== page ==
Firewalls have been around for years, but the technology keeps evolving as the threat landscape changes. Here are some tips about what to look for in a next-generation firewall (NGFW) that will satisfy business needs today and into the future.
Don't trust firewall performance stats
Understanding how a NGFW performs requires more than looking at a vendor’s specification or running a bit of traffic through it. Most firewalls will perform well when traffic loads are light. It’s important to see how a firewall responds at scale, particularly when encryption is turned on. Roughly 80% of traffic is encrypted today, and the ability to maintain performance levels with high volumes of encrypted traffic is critical.
Learn more about network security
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- What to consider when deploying a next-generation firewall
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Also, be sure to turn on all major functions – including application and user identification, IPS, anti-malware, URL filtering and logging – during testing to see how a firewall will hold up in a production setting. Firewall vendors often tout a single performance number that's achieved with core features turned off. Data from ZK Research shows many IT pros learn this lesson the hard way: 58% of security professionals polled said they were forced to turn off features to maintain performance.
Before committing to a vendor, be sure to run tests with as many different types of traffic as possible and with various types of applications. Important metrics to look at include application throughput, connections per second, maximum sessions for both IPv4 and IPv6, and SSL performance.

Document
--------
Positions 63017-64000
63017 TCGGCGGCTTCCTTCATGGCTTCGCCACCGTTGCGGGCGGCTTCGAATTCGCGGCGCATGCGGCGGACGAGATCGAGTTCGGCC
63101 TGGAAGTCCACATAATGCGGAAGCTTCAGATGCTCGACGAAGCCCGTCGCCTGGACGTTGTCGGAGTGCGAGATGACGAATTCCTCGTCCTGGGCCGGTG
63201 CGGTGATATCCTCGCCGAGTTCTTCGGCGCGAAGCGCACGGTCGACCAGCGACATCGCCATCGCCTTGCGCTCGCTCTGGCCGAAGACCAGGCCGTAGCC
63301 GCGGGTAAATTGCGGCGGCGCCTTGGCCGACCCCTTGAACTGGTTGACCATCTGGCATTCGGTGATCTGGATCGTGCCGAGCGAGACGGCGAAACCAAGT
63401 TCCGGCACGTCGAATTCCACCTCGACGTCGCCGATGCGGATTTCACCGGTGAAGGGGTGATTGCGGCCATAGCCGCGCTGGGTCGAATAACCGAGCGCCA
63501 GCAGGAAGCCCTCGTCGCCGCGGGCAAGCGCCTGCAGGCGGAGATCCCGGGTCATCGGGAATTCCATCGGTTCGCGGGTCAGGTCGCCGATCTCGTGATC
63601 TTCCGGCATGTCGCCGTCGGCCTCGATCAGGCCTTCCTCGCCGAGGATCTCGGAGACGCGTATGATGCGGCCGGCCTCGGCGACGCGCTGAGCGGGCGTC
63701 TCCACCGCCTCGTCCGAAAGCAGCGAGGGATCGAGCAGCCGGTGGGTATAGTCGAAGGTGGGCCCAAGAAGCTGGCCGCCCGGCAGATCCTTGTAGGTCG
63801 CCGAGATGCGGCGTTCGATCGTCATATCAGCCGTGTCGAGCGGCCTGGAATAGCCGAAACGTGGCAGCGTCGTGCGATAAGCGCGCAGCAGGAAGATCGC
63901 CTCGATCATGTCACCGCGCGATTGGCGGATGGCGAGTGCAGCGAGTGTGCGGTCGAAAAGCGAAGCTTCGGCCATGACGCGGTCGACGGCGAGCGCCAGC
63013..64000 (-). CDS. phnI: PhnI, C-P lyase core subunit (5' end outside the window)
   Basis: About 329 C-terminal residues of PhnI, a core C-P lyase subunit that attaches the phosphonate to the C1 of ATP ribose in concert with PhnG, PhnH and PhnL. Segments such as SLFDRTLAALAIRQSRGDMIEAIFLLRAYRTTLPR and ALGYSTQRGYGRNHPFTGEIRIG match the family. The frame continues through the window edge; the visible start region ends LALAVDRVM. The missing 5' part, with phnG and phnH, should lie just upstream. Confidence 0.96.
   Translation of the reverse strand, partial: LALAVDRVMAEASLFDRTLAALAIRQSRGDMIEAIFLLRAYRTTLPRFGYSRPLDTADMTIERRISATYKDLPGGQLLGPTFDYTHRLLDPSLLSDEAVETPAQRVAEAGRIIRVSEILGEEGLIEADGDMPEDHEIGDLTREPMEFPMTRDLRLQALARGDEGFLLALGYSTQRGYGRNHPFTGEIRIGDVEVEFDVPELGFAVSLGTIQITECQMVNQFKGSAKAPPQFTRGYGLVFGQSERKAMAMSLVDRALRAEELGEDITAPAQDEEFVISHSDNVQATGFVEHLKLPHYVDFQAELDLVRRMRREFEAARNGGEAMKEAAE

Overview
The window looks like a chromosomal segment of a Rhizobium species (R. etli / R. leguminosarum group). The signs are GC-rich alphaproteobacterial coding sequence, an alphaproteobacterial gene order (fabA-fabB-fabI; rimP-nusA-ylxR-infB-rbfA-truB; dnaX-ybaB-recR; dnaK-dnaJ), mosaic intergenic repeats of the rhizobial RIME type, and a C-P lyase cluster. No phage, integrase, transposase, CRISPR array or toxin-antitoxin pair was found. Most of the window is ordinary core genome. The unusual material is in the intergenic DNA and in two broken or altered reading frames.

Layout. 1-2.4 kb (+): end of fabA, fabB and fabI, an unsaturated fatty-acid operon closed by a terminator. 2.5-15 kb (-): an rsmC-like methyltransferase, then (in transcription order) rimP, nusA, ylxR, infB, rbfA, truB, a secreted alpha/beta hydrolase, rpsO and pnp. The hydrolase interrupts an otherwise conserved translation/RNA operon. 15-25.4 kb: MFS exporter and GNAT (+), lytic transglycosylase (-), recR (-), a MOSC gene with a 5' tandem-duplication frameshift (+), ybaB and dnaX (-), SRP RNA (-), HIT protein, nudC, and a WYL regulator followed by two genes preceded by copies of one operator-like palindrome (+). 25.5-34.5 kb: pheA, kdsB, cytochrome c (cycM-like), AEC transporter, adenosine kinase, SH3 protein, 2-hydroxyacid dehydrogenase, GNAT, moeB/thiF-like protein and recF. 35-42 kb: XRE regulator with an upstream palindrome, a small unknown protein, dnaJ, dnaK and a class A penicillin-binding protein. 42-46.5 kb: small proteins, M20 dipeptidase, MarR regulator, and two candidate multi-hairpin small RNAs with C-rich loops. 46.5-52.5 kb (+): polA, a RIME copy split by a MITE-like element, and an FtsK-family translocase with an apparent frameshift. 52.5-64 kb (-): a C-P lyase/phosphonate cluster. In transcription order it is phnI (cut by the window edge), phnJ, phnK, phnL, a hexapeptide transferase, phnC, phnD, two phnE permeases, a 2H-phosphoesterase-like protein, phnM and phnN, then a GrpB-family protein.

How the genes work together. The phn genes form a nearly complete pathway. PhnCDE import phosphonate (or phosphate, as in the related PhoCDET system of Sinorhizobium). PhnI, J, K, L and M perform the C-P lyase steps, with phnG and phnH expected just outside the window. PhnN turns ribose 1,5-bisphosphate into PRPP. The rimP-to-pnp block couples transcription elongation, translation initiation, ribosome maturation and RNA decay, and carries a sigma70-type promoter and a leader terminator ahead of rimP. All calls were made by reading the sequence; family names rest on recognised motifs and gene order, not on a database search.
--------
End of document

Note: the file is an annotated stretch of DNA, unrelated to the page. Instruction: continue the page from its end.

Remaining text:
NGFW needs to fit into broader security platform
Is it better to have a best-of-breed strategy or go with a single vendor for security? The issue has been debated for years, but the fact is, neither approach works flawlessly. It’s important to understand that best-of-breed everywhere doesn’t ensure best-in-class security. In fact, the opposite is typically true; having too many vendors can lead to complexity that can't be managed, which puts a business at risk. A better approach is a security platform, which can be thought of as an open architecture, that third-party products can be plugged into.
Any NGFW must be able to plug into a platform so it can "see" everything from IoT endpoints to cloud traffic to end-user devices. Also, once the NGFW has aggregated the data, it should be able to perform analytics to provide insights. This will enable the NGFW to take action and enforce policies across the network.
Multiple form factors, consistent security features
Firewalls used to be relegated to corporate data centers. Today, networks have opened up, and customers need a consistent feature set at every point in the network. NGFW vendors should have the following form factors available to optimize price/performance:
- Data center
- Internet edge
- Midsize branch office
- Small branch office
- Ruggedized for IoT environments
- Cloud delivered
- Virtual machines that can run in private and public clouds
Also, NGFW vendors should have a roadmap for a containerized form factor. This certainly isn’t a trivial task. Most vendors won’t have a container-ready product yet, but they should be able to talk to how they plan to address the problem.
Single-pane-of-glass firewall management
Having a broad product line doesn’t matter if products need to be managed individually. This makes it hard to keep policies and rules up to date and leads to inconsistencies in features and functions. A firewall vendor must have a single management tool that provides end-to-end visibility and enables the administrator to make a change and push it out across the network at once. Visibility must extend everywhere, including the cloud, IoT edge, operational technology (OT) environments, and branch offices. A single dashboard is also the right place to implement and maintain software-based segmentation instead of having to configure each device.
Firewall automation capabilities
The goal of automation is to help remove many of the manual steps that create "human latency" in the security process. Almost all vendors tout some automation capabilities as a way of saving on headcount, but automation goes well beyond that.
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